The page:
Bill Shirkey: Yeah, pretty much. Today, I think we did, so far, we’re a little slow right now, I think we did 10 at this point. Unfortunately, with our population here, we are Naples, Florida, so it’s an older population, so you are going to have more acquired heart disease here. I would think other areas of the country, you could probably get away with a lot more than we do, because you won’t have as much acquired heart disease.
I would just like to say that you must create a plan or a protocol and you have to have good cohesion with your medical director. You both have to be kind of on the same page and comfortable with the work you provide. This will never work if there’s not a high level of trust, which that must be whenever you bring anything new into an established lab like this. Even 3-D imaging, things like that, there’s got to be a high level of trust and a high level of quality. Therefore, I don’t have everybody doing it. I don’t have everybody doing handhelds and I would not because it would not work. This is for your senior sonographers who understand pathology, understand what the cardiologist needs to look at or is going to want to see, and then it works well.
Is there anything else that you want to mention in the role that your Vscan Extend has been playing while you’re treating COVID-19 patients?
Bill Shirkey: It provides a good mechanism, particularly for COVID-19 positive patients. I don’t really think on most of these people you need to bring in a full-blown unit and do a full Doppler evaluation on patients that are critical. They just need to know function or effusion. The whole point is to limit the time in the room. We already know that viral load is an important aspect as why people do not do well. Anything to lessen the amount time in the room and exposure to viral load is something a system should take a hard look at doing. really feel this whole process change that we’ve gotten into our department and been working through this scenario now, we’ve been very fortunate, we’ve had time to plan and kind of perfect our techniques and how we work.
Do you think using handheld ultrasound it makes it easier on the patients? Has there been any sort of reaction from them on that front since they can see the scan happening?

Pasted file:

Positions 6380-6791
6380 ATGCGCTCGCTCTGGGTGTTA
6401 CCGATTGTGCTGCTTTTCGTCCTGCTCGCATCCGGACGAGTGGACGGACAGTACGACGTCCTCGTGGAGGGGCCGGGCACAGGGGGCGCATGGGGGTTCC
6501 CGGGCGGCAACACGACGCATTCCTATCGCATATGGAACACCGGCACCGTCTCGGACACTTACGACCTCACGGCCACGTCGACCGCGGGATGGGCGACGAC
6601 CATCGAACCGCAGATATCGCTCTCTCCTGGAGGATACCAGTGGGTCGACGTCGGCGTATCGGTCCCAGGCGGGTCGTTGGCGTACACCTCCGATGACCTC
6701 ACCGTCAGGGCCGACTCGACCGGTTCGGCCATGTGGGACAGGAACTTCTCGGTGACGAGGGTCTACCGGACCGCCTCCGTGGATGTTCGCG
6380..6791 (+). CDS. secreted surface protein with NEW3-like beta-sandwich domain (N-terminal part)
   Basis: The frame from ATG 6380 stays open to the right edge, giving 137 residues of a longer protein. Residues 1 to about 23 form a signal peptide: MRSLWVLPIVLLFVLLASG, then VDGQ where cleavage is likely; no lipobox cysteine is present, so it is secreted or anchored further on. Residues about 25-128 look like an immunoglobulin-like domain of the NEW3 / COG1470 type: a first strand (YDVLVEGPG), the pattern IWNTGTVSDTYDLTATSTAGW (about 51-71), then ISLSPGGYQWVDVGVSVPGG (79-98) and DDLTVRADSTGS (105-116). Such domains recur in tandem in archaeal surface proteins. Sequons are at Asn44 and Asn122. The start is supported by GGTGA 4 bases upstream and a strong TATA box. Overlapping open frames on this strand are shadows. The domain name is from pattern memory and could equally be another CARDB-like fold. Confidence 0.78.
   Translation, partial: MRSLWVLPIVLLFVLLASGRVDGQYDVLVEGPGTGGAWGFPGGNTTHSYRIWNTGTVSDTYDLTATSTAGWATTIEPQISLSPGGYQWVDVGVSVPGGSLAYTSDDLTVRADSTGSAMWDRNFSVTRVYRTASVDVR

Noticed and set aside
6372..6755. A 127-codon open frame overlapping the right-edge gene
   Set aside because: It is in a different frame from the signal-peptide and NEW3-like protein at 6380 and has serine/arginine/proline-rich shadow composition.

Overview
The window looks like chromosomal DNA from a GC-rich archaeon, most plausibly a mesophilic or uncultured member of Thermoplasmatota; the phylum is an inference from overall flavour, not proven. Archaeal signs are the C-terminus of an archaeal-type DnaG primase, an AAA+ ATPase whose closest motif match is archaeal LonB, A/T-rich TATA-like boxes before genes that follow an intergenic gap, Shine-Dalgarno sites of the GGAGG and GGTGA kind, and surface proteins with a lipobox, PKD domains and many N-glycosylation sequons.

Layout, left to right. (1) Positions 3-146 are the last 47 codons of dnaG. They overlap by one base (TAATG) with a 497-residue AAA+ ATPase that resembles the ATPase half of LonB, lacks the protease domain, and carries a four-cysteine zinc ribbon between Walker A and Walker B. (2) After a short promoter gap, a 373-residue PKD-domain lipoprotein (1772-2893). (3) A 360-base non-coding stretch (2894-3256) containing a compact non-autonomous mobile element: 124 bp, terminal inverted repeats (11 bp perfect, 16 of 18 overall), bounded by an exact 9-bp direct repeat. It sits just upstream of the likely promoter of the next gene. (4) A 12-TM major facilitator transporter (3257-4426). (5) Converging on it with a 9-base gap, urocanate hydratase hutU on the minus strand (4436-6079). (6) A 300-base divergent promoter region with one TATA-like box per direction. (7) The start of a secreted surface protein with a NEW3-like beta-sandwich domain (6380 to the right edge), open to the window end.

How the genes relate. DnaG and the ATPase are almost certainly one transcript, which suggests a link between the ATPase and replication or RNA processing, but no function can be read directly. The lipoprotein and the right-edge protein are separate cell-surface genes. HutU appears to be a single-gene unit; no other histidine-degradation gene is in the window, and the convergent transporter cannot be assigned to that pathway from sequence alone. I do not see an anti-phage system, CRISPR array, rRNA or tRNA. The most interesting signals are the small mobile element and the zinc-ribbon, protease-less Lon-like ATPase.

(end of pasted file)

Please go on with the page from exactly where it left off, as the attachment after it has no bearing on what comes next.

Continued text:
Bill Shirkey: I do feel it’s easier on the patient. They may not perceive it, but I think it’s easier because it’s easier on the technologist. Whenever you make it easier on the person performing it, you make it easier on the person receiving it.
Do you think you will be applying these learnings beyond COVID-19?
Bill Shirkey: I do foresee, in this area, this will probably be something that stays with us past COVID-19. Well, COVID-19’s going to be here for a while, but in the future, I even see this as how I would probably get a lot of observation patients out of the system or discharged. I could go down to an observation unit in the morning and if they had 5 patients, I’d just do all the observation patients with the point of care. And if they feel they need further imaging that’s imperative, they could schedule them as an outpatient and then discharge the patient. And then I’ve also talked to them a bit about working with the cardiologist on the consult side, on the outpatient end, and if they had any need while they are consulting a patient, we could easily go in with a handheld and do a point of care echo right then and there. It would only take 5 minutes or so. It does open you up a lot more ability to get a look quickly and then determine where you want to go from there.
This interview was conducted by GE Healthcare in July 2020.
POCUS for COVID-19 and Cardiology Related Content:
VIDEO: CT and POCUS Emerge As Frontline Cardiac Imaging Modalities in COVID-19 Era — Interview with ith Geoffrey Rose, M.D.